You probably hate being called names.
You probably also hate being harassed, mobbed, excluded, hurt, or abused. Do you know what you’d hate more? Not being able to exclude, not being able to mock someone for their behavior, not being able to engage in group satire, say what you’re feeling, or conduct yourself like you may need to. One of the major problems with rules against exclusion, hurting people with words, or otherwise doing things which might make someone feel bad is that you constantly have to change the rules to keep people from feeling offended; after all, there is no stable definition of offensive language or activities.
"Freedom of speech!" by dreamwhile is licensed with CC BY-NC-ND 2.0.
Even well-meaning laws meant to allow policing of this sort of speech may be abused. Section 230 of the United States Code of Communications Decency provides immunity from prosecution to public platforms on the internet, and it does so on the basis that these public platforms will act like platforms, rather than publishers, which are explicitly liable for the things they publish, in one way or another. (https://www.law.cornell.edu/uscode/text/47/230) This website (E2.news) is a publisher. The owners, as of now, determine and then editorialize upon the articles you’ve read here. They have the right to change or do anything they want, and with that right comes the liability for the things they publish.
Platforms, however, are granted a singular right with respect to what they allow on their platforms, and that is the good faith clause. The good faith clause allows the platform to remove any content that the platform considers to be objectionable, independent of constitutional protections.
How can that be, you may ask? It provided the ability of what were at the time small platforms to grow without fear of liability and allowed them to regulate themselves. It was a good thing, and reflected the needs of the times—today, things are different.
After the removal of an acting President of the United States from multiple platforms and internet websites, all of which were acting at the time as primary communication forums for his constituents and rivals, providing an unfair and probably illegal advantage to the opposition, Clarence Thomas, Supreme Court Justice, made clear that he believes that Section 230 reform is necessary to depose the very platforms responsible for this act of the power they now use to affect political speech in the now universal Internet communication platforms.
And now, we come to Earth2.
Earth2 is the opportunity for a new field of engagement based on old principles; the worlds of VR Chat, Second Life, the fictional narratives surrounding platforms like the Metaverse of Snowcrash and Ready Player Ones “Oasis.” Earth2 is the synthesis of the real and unreal, and within that platform, some of us already hold tightly to reins which are built on nothing more than faith.
Second Life, as previously mentioned, is one such platform which informs what the world we will engage in should look like. The most surreal experience in an age of never-ending intrusion by the would-be nanny state of big tech is understanding that Second Life was the product of a different age, being first released June 23rd of 2003, when the internet was still free to us. When you contact Second Life, a company whose in game economy had a GDP of over $500,000,000 in 2015 to complain about harassment, bad words, or even outright racist attacks on other players, do you know what their response is? “Block them.”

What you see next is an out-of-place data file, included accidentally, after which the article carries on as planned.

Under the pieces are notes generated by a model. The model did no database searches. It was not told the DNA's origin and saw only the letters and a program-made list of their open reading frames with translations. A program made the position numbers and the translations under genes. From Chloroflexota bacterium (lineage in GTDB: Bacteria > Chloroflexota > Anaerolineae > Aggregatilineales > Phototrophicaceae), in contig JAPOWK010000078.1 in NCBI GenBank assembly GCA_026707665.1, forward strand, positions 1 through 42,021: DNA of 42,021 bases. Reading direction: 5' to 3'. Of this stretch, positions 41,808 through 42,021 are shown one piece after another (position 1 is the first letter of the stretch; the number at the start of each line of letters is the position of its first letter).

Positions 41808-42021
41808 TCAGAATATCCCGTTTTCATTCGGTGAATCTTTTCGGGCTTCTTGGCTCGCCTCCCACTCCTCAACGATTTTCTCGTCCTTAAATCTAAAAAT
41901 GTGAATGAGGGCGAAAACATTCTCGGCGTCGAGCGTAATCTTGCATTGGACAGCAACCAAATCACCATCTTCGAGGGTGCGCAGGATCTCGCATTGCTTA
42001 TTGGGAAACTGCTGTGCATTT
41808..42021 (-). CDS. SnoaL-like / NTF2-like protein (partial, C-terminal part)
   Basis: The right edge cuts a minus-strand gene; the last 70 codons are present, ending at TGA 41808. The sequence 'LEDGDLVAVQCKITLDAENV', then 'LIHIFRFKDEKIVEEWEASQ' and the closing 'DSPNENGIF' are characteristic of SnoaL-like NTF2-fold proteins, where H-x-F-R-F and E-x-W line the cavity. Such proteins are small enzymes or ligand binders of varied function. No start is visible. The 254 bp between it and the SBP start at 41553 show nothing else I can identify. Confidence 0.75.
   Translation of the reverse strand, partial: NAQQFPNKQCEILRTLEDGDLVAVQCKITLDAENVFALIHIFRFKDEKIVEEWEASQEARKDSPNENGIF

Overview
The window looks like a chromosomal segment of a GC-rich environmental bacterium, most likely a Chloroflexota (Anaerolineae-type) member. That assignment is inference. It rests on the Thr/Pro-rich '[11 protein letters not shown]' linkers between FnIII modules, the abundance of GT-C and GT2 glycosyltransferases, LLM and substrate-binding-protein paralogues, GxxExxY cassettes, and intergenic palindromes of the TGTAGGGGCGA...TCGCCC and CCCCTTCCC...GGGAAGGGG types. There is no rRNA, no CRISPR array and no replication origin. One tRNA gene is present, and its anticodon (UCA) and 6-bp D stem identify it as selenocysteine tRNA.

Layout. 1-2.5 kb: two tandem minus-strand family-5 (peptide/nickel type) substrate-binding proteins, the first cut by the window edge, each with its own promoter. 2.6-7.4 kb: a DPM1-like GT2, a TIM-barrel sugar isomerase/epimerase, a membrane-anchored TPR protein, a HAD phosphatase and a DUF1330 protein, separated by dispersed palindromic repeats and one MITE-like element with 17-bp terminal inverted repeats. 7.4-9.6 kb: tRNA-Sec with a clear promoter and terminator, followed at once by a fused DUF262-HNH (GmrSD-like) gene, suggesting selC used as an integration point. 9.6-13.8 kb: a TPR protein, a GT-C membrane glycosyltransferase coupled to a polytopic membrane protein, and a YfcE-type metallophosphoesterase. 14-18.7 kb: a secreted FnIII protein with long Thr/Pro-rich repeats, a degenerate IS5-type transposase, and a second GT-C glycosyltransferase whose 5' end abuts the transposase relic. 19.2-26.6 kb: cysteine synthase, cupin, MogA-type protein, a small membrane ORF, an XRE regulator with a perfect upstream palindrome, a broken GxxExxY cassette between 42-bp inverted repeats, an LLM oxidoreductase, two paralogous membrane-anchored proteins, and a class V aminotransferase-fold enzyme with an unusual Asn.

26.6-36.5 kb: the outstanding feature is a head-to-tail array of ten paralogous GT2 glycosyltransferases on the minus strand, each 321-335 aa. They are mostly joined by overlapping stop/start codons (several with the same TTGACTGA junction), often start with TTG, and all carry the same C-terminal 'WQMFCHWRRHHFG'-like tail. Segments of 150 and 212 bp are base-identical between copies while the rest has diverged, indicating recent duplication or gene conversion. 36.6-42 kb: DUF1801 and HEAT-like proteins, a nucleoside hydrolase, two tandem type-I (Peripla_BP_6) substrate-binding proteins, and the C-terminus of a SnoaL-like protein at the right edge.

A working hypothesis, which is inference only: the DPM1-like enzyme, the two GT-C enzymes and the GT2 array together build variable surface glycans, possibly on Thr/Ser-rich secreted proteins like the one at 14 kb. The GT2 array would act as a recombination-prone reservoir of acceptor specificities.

It’s that simple. They don’t even attempt to control the games language, or police how people act on that individual, minute level. You can cover yourself in pornographic images, scream every obscenity at the top of your lungs, and demand the most absurd things from people in the game, and it’s their responsibility to block you. And that’s how things should be in Earth 2. Millions of dollars have been free to change hands over the course of the past 6 months, and with this milestone, we have blows to trade with censors and a conversation to have with the developers to ensure we exist in an environment which is positive for tile owners and later, regular players. We have to start negotiating and demanding the things we need for the game to succeed now, and while there are a handful of people who may want freedom of speech, there are so many more who don’t understand why this is so important, and who merely want the “freedom” not to be offended.
As major players in the community such as the E2 Alliance and Alpha Kingdom ready themselves to ratify Bills of Rights guaranteeing Freedom of Speech in their organizations, do you really want to see that progress upended by Earth2?
A note on expanded systems of community self-regulation: VR Chat, while perhaps more draconian, also makes similar use of a scheme to keep the moderation team from having to over-extend themselves. The block button is the primary tool of the player to maintain the experience they wish to have.
The only difference is that in VR Chat, there is a hidden social score which, while well intentioned, is pernicious. In VR Chat, there are several rankings: Visitor, New User, User, Known User, and Trust User, each with their own color schema—however, there is a hidden ranking. The social credit score of an individual user is tied with how many people interact with them, friend them, and block them.
With enough blocks and mutes, a person who was a Trusted User can be de-ranked all the way down to User, or even worse, they and their avatar can be automatically blocked by all users in the game, requiring users to individually unblock them.